The Changing Landscape of Physician Noncompete Agreements

Published September 15, 2023

Industry experts estimate that at least 37% of American physicians have signed noncompete agreements as part of their employment. While these agreements have typically forced doctors to relocate when taking a new job, a wave of new legislation is poised to change how physicians navigate the industry.

The end of noncompetes?

Noncompetes have been a common requirement in certain, specialized areas of the workforce, including medicine. Originally, they were intended to protect employers from competitor poaching and prevent employees from  starting their own businesses, but attitudes toward the noncompete agreement are changing. Now, there is substantial support behind the legal perspective that noncompetes unfairly infringe on the employment and earning potential of American workers.

As Becker’s ASC Review reports, legislative efforts to ban noncompete agreements are popping up all over the US. In June, New York passed a bill that will completely ban noncompete agreements. That same month, Connecticut passed legislation that amended its current law on physician noncompete agreements, specifically. Under Connecticut’s new law, physician noncompetes can last no longer than a year or extended beyond a 15-mile radius of a practice.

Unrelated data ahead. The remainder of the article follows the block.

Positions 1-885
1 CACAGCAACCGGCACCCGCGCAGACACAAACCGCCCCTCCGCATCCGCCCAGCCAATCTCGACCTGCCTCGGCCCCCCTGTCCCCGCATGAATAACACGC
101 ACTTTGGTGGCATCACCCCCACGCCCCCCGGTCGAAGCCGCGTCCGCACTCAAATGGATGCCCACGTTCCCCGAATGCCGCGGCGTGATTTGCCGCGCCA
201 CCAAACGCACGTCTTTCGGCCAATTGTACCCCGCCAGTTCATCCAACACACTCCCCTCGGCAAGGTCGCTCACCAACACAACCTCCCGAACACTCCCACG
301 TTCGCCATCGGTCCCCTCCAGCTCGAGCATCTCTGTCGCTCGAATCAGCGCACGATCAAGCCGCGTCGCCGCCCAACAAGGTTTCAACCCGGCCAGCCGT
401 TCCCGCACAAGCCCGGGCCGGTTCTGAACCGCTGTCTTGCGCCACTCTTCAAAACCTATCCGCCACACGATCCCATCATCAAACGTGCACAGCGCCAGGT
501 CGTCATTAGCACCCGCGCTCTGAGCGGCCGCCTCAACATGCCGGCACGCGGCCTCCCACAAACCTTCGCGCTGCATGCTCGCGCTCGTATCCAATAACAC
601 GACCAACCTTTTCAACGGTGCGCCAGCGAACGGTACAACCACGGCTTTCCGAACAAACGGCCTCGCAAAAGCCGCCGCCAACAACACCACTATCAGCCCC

This year, Indiana passed its own ban on noncompete agreements for primary care physicians, but excluded speciality physicians. In July, this new law was put to test when pediatric intensivist David Lankford, DO, brought a suit against the Fort Wayne, IN-based Lutheran Health Network after the hospital laid off non-intensive pediatric hospitalists and transferred their caseload to Dr. Lankford and other intensivists . He subsequently quit when he and the employer could not come to an agreement over caseload — but was still bound by his non-compete agreement.

“When the hospital decided to let go of all of the pediatric hospitalists,” argued Dr. Lankford’s attorney, “they asked Dr. Lankford to provide care outside of his subspecialty and outside the scope of his contract." As of this writing, Dr. Lankford’s case has still not yet been resolved.

FTC proposes nationwide ban